It’s an important distinction because, when we encounter a lack of love in an alleged believer, the root cause may be another source than what we otherwise might presume. In the case of the alleged believer – in particular, one who reveals a lack of interest in God or in His Kingdom – rather than wondering at their lack of love, it may be more productive to direct our attention toward the authenticity of their faith. (At this point, I’m tempted to enter into a monologue on the church’s revision of the Christian faith, in exchanging the Messianic faith of the first century disciples for the “saving faith” of the Reformation. It wouldn’t surprise me at all to hear that the above mentioned accountability group is deeply committed to Westminster.) For instance, have they ever truly responded to the fullness of Christ’s Gospel proclamation (e.g. Matthew 16.13b-27) or have they possibly put their trust in an impostor? Additionally, might we know them by their fruit? Thus, it may be more productive to examine the faith being claimed than to wonder why this faith isn’t producing the love the Bible promises.
My other question is about quantity vs. quality. I’m sure, Dr. Frost, this issue has been raised with you on a number of occasions. I hope you won’t mind one more. Let me make it personal: I entered the seminary with dreams of reforming the Church. I wanted to make a difference. I had been in ministry and seen much that contradicted what I read in my Bible. I hoped that a seminary education would prepare me to address those contradictions. But, by the time I graduated, the path to church ministry had been closed off. To our surprise, we were suddenly small business owners (against our will). Shortly thereafter, we had our fifth child. We also homeschool our children.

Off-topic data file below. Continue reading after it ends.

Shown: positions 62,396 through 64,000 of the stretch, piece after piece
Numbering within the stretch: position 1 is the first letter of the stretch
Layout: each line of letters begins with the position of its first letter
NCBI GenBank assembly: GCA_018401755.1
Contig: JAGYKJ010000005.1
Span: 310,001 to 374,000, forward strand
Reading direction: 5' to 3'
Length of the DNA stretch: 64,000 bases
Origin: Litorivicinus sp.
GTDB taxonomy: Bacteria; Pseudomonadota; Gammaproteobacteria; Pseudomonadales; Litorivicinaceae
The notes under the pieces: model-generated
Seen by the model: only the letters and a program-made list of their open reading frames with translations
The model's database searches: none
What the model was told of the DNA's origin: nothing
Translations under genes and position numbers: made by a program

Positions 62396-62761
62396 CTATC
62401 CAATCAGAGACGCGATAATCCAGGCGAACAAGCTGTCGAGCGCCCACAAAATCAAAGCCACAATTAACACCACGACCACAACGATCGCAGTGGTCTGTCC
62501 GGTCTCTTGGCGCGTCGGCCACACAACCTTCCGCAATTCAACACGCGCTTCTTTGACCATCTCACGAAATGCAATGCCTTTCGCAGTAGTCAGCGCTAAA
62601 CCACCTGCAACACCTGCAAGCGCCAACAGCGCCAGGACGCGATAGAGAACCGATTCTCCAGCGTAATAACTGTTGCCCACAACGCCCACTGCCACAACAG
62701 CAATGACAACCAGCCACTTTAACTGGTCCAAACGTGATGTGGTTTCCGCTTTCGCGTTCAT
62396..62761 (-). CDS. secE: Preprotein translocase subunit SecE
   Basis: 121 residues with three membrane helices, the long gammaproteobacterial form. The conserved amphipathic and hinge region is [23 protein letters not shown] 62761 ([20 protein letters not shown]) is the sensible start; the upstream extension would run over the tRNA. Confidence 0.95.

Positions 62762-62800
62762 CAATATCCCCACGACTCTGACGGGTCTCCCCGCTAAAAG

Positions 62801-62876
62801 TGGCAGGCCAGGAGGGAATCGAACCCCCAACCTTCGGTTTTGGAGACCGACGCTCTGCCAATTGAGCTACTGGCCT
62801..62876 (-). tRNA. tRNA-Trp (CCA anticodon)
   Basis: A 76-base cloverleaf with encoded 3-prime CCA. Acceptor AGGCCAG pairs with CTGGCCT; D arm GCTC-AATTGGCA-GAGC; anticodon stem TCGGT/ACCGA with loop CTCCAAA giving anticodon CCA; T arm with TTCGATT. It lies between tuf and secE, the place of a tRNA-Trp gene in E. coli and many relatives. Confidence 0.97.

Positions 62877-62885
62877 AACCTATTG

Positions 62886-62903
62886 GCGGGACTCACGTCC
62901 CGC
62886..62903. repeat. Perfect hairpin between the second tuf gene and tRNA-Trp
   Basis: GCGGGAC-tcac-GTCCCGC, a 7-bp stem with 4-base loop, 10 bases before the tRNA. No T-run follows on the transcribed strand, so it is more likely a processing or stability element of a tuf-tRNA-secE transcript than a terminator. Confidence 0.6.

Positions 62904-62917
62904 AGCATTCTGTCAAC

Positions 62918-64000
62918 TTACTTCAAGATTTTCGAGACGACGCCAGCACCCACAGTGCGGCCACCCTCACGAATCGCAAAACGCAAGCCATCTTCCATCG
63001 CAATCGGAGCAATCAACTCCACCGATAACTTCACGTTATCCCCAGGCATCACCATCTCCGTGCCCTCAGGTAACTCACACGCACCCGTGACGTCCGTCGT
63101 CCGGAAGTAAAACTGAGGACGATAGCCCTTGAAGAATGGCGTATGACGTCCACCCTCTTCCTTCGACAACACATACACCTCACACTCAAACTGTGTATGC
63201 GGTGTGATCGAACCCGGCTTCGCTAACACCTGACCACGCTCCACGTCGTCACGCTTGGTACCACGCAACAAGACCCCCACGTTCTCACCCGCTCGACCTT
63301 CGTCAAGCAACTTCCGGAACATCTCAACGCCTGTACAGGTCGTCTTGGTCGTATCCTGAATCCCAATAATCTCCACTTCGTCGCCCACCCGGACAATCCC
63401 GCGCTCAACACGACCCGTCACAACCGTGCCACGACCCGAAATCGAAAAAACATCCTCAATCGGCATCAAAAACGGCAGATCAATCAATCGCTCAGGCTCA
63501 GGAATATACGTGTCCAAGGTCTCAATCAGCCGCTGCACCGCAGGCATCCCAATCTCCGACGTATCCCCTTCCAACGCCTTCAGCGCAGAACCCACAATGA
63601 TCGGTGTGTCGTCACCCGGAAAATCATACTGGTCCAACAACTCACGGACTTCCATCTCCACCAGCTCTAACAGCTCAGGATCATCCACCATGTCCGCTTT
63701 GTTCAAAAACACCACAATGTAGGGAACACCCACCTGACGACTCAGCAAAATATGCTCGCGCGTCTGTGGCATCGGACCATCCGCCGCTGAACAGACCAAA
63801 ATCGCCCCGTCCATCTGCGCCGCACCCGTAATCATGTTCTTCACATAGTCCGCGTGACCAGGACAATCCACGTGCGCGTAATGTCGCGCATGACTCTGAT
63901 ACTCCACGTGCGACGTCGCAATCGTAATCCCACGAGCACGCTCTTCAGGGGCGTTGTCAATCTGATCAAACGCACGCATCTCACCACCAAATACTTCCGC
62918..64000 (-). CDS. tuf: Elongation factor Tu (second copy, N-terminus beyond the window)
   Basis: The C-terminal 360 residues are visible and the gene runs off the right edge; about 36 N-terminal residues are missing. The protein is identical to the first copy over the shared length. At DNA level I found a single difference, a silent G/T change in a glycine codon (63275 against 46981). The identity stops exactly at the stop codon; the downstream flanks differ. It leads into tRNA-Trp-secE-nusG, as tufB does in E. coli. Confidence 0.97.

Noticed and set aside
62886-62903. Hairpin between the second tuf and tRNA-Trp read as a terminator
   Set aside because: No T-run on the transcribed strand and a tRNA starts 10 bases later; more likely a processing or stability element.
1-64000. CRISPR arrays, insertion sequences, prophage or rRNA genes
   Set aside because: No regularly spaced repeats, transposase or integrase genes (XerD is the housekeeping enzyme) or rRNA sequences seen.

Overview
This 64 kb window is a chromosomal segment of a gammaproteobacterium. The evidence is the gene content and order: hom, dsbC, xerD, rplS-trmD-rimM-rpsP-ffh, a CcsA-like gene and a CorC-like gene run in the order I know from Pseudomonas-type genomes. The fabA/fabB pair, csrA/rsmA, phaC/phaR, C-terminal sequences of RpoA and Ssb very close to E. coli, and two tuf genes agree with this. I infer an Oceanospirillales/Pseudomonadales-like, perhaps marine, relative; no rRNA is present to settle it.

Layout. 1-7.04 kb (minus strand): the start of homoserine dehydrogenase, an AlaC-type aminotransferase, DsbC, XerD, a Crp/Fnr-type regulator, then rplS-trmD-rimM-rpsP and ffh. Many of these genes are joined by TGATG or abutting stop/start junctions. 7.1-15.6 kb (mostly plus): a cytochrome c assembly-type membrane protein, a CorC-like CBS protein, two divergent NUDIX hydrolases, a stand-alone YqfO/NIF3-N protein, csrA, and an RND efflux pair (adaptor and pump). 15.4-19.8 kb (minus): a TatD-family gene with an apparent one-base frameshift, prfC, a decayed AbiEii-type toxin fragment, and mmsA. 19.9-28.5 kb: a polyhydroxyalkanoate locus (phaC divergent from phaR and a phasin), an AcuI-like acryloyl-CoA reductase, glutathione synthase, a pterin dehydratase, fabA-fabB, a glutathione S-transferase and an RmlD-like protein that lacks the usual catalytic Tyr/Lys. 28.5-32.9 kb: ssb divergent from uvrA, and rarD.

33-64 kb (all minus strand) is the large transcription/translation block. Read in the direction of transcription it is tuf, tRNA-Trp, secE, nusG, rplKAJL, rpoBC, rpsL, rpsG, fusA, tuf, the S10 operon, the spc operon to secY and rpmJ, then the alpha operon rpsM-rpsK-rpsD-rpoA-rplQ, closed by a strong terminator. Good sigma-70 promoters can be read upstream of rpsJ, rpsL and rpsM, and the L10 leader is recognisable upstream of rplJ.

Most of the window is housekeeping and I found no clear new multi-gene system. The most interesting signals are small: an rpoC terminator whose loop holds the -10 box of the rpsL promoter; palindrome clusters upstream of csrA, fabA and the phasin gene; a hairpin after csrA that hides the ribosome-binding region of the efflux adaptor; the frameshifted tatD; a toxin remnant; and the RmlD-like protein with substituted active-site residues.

So then, despite our daily and constant pleas to our Father in Heaven for greater Kingdom involvement, we find the majority of our time taken up with somewhat mundane tasks. Now, I do not consider raising our children and tending to our marriage a mundane task. Yet, our desire is for God’s Kingdom. We long to be more fully involved in the kinds of things Jesus said His disciples should do. A big part of this desire is simply to know God’s Word better and better, in order to know Him (and all that pleases Him) better and better. In fact, if I had my druthers, I’d be in my Bible ten times longer every day than what I am. But I don’t have my druthers. I have a small business (that God won’t release me of). I have a family to tend to. And, though I daily feed them and myself from God’s Word, I simply don’t have the time to get through the entire Bible in four months. Even so, when we gather as a family each night to discuss the next passage in our progressive read through, we usually come away – from this relatively limited time spent in the Word – with something deeply influential and worthy of further meditation and reflection. This being the case, I wonder then, if it’s so much a matter of the amount of ground we cover as it is the amount of ground we allow to cover us. Just a thought.
Thanks for all you do, Dr. Frost. In particular, thanks for provoking us to fruitful thought and “growthful” dialogue.